• Our brochure

Two of the leads requested phone appointments the following Wednesday.

4/10 made scheduled phone calls – results
1st phone call – didn’t have time to look over materials yet
2nd phone call – couldn’t come to phone – with patient – very busy

What we learned:

These offices know that they need help or they probably wouldn’t have agreed to receive the info but they are very busy.  They have trouble taking the time to change anything in their systems.  They certainly aren’t going to call us back saying yes, please come in for our free analysis.  We need to talk to them further to explain how we can help.  We need to do some follow-up now.

4/15 Second round of 100 calls started.
We got 8 more leads that day and 4 more during the rest of the week. (we felt this was an amazing amount of leads for 100 calls) We faxed and emailed info.  One office of the 12 set up a phone call meeting for Monday 4/29
4/16 we sent bank bags with a letter to first batch of leads asking if they were taking enough money to the bank and telling a little about our service and reminded them of the info we had previously sent.  (Read more information about sending “lumpy mail” and “shock and awe” packages in our ebook “Advanced Medical Billing Marketing for the New Economy”.)  We included a list of frequently asked questions about the offer for the free analysis, a business card, a brochure and a post card size offer which expires on 5/10/13 for the free analysis.   One office sent a fax back saying they were not interested.
On 4/23 we called the office back that set up appointment and couldn’t talk when we called.  This time we found out that the billing manager we were to speak to was no longer there.  We spoke to the office manager who asked that we send the info to her to review.  We forwarded email to her.
We also called one of the other leads and found the doctor’s wife who is the office manager was away until Monday.  Call back next week.  Another of those leads said he was not interested.  The final lead never answered the phone, it was always voice mail.  Tried several times with no success.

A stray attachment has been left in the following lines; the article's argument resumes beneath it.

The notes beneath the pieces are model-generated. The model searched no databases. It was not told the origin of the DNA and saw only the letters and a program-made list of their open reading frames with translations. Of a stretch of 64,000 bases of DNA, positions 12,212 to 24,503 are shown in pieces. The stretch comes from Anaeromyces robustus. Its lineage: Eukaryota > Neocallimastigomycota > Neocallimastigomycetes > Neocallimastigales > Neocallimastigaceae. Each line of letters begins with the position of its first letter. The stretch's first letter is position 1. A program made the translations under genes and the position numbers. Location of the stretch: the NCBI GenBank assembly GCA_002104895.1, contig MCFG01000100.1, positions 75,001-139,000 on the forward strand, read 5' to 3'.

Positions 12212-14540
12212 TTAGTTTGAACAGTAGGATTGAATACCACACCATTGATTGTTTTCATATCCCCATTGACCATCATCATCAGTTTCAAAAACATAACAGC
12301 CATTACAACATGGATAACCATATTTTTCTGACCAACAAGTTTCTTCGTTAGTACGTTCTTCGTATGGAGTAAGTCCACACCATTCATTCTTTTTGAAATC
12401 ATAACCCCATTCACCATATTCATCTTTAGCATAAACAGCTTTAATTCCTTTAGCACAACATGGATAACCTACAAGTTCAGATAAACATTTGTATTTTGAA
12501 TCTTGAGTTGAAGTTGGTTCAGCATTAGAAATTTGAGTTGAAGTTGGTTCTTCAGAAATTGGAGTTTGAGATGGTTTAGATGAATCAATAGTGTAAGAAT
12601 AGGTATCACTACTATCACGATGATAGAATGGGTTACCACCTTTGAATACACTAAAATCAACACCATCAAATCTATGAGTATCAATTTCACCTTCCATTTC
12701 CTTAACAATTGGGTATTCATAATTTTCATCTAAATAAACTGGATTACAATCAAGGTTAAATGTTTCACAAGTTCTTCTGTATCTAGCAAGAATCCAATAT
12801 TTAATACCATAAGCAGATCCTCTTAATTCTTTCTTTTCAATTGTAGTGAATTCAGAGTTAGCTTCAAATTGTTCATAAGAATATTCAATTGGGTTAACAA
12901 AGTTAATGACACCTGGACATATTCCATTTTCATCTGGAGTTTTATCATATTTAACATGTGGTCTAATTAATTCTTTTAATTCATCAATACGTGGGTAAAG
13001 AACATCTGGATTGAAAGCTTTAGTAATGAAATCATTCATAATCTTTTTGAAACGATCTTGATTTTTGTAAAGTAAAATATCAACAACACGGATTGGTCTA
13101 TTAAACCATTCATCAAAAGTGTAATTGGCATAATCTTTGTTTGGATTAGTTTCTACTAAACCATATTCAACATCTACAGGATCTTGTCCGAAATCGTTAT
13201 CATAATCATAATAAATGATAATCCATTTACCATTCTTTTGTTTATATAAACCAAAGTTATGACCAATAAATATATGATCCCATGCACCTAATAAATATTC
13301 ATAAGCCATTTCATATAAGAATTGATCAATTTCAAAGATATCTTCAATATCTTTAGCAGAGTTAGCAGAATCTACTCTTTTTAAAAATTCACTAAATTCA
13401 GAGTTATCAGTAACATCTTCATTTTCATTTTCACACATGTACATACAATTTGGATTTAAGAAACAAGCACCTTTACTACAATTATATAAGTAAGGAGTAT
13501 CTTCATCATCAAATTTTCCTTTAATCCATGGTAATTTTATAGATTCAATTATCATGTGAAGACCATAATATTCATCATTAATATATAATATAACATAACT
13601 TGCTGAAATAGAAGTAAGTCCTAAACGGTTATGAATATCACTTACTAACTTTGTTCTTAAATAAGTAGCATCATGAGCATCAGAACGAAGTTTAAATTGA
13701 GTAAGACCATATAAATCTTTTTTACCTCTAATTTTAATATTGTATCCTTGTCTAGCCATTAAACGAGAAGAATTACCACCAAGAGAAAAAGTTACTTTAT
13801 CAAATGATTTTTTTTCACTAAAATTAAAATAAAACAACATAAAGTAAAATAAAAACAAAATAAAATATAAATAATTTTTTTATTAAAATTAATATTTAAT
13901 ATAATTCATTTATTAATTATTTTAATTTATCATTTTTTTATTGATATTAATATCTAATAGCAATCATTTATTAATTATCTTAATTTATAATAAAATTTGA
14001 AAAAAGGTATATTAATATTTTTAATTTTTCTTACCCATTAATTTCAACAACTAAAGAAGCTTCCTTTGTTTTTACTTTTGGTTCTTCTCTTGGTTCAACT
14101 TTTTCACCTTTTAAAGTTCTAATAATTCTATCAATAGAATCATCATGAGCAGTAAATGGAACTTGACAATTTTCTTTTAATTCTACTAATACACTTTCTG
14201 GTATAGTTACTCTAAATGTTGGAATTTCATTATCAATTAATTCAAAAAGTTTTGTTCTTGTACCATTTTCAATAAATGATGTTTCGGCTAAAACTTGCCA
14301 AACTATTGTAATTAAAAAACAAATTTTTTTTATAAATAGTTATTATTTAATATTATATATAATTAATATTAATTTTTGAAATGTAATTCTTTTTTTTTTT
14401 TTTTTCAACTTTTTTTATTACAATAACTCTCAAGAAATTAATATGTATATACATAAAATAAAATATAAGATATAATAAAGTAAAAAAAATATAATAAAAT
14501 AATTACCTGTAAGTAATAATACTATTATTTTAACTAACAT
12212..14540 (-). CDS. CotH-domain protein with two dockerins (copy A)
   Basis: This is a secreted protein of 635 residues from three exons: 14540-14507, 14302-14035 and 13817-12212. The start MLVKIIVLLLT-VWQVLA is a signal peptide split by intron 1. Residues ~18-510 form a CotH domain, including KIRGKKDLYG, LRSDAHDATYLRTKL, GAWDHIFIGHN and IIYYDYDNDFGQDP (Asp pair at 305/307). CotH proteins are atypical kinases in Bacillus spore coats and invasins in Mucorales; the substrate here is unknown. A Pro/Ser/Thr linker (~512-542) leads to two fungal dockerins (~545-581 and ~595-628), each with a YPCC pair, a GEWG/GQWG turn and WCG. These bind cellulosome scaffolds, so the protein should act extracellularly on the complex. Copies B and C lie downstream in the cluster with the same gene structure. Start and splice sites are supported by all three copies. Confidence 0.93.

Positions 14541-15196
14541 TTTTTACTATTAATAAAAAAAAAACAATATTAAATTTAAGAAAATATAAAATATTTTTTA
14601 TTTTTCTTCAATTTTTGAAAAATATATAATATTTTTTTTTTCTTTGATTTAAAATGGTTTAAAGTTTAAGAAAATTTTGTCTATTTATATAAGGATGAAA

What we learned:
We waited too long to follow up.  They had forgotten that we sent info by then so we needed to act quicker.  Calls must be made by the following week.  Also realized that the reason they were accepting the info from us was for the free analysis but the initial info we were sending didn’t have anything in it about the free analysis except reminding them of the offer on the cover page.  We decided that we needed to send the frequently asked questions on the top of any other info we sent and decided to eliminate sending the brochure in a fax or email for a couple reasons.  It was redundant.  All the info in the brochure was included in the sales info on the four pages.  It was printed sideways and intended to fold into thirds.  It was too much info to expect them to look at as we were faxing 9 pages.
The office where the billing manager is no longer there may be a good lead.  Need to call back the office manager.

Our Advice
Make sure your calls are made with an offer of something of value to the provider.
Send the right info – related to the offer – don’t send too much info
Don’t wait too long to follow-up
Don’t expect 12 leads in a week – that was amazing!  Don’t know why we had such good results that week but I don’t want to be disappointed next time when only 4 leads come in.  A lead is a valuable thing.
Don’t take it personal when you can’t reach the person you want to speak to in the office.  Sometimes these offices get extremely busy with sick or injured people who must be dealt with.  Just be polite and keep trying until you are told they are not interested.  Then move on to the next good lead.
It may take a few months to find the right great account you are looking for.  I can’t believe that with this many leads coming in that if we do a good job of following up on them that we won’t find the account we are looking for.  What is it worth to you to find the account you are looking for?  How many warm leads do you have if you don’t try the program?  For those of you who can’t afford the program make the calls yourself.  At least you will have some warm leads to follow up on.